Also its 3x annual salary for retirement that is the recommendation. Here I believe savings means networth, it definitely does not mean liquid cash in a savings account that would be a financial disaster. Here I believe it means investments, stocks, savings account and assets. Some might argue to exclude your house since you have to live somewhere so you could downgrade your house but you will never realise its full financial value in retirement from a spending sense.

The 3x savings by 40 is probably also a looser recoomendation than the emergency savings account. The latter should probably always aimed for but 30-40 for many is also when your career might finally be taking off. If you get a big promotion at 39 the calculation goes out the window even as your fiancial position may never have been better. I think really you can only do whats possible, and you have to account for your specific situation. Some people may reasonably expect large inhertinces from their parents where others may get nothing. My Mother is over 70 but my grandmother is over 100, so I also would never plan my life around something so uncertain but its a variable. My path in life meant I spent a decade in university and started my career late, I earn more with a PhD than without but I also missed out on years of work compared to others. It effects my position. So take all financial advise with a gran of salt.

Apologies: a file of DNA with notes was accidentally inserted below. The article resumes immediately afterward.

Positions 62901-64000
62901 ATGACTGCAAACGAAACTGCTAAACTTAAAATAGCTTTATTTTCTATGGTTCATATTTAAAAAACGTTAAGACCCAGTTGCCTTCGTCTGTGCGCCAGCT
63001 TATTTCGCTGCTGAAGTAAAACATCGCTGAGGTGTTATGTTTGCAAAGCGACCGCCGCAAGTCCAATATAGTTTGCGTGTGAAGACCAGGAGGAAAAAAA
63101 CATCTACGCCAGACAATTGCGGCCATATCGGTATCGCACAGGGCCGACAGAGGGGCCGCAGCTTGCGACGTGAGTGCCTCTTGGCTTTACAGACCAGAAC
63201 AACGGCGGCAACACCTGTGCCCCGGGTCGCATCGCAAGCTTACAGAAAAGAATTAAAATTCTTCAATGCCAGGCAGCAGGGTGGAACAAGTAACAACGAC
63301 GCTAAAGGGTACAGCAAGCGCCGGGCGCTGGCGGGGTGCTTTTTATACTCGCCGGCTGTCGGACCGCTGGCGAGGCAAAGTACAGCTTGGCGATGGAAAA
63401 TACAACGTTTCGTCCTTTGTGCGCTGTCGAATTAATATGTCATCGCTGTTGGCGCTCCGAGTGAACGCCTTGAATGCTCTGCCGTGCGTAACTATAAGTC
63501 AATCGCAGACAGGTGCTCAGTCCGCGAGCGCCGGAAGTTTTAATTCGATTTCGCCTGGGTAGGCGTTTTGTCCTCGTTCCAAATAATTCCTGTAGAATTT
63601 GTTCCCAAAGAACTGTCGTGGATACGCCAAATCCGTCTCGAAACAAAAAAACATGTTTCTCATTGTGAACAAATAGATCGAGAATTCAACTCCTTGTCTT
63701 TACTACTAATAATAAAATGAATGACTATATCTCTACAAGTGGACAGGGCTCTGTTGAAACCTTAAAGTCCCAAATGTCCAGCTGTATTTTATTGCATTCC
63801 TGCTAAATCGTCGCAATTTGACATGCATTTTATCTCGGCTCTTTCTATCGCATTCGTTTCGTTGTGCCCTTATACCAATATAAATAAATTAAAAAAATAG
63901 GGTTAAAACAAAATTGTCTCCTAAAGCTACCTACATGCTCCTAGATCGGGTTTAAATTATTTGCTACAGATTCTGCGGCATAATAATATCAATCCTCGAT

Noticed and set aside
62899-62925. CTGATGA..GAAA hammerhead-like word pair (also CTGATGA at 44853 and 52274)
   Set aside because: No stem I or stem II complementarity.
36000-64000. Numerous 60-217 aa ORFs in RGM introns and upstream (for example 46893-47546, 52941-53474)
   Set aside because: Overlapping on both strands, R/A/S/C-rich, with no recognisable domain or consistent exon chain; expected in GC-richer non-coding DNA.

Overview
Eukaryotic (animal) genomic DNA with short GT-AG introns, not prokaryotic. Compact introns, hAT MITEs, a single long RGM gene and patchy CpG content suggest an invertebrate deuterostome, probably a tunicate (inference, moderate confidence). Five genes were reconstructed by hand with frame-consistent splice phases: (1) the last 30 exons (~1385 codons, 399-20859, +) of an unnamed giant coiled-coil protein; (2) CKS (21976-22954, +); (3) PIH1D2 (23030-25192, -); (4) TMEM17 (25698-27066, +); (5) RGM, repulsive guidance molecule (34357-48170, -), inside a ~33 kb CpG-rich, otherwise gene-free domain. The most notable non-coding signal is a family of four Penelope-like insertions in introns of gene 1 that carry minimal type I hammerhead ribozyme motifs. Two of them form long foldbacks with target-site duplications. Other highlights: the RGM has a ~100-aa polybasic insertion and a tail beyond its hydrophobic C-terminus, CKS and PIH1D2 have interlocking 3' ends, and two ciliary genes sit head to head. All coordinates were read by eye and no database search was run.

I think the main advice is with retirment or paying fown debt is the same, dont wait for tomorrow.


________________________________________________________

Two major stastics about the USA that haunt me are:

40% of americans cant handle an unexpected $400 emergency expense without going into debt
60% of Americans live paycheck to pacycheck (Its not the poorest 60%, Its people across all earning ranges)

A quick google search says the UK is slightly better with only 30% or so living paycheck to paycheck.
Canada is about 45% apparently
Australia 50%
Sweden the same google search I have been using for the others doesnt show an answer on the first page. Nice!

The stats whcih in the USA at least I know have nothing to do with the current Biden economy (which on paper is really good despite most people apparently disagreeing), or with covid are instead just the way America has been for a long time. It speaks I think to the lack of any real social net in the richest country on the planet but I do believe its partly an indication of terrible financial literacy. Easy debt like credit card make it easy to fall behind. I dont think the governments doesnt teach it in schools as part of a conspiracy, however its clear that many people never get taught. Never assign malice to what could just be goverment incompetence.

This post has been edited by Cause: 21 November 2023 - 07:47 PM

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#20 User is offline   amphibian 

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Posted 21 November 2023 - 07:48 PM

We have to get past today to get to tomorrow, so there's a lot bound up in being able to not wait for tomorrow.

The people in South Africa who haven't borrowed to buy anything in 15 years have a far greater capacity to not wait for tomorrow (because they're rich) than I do.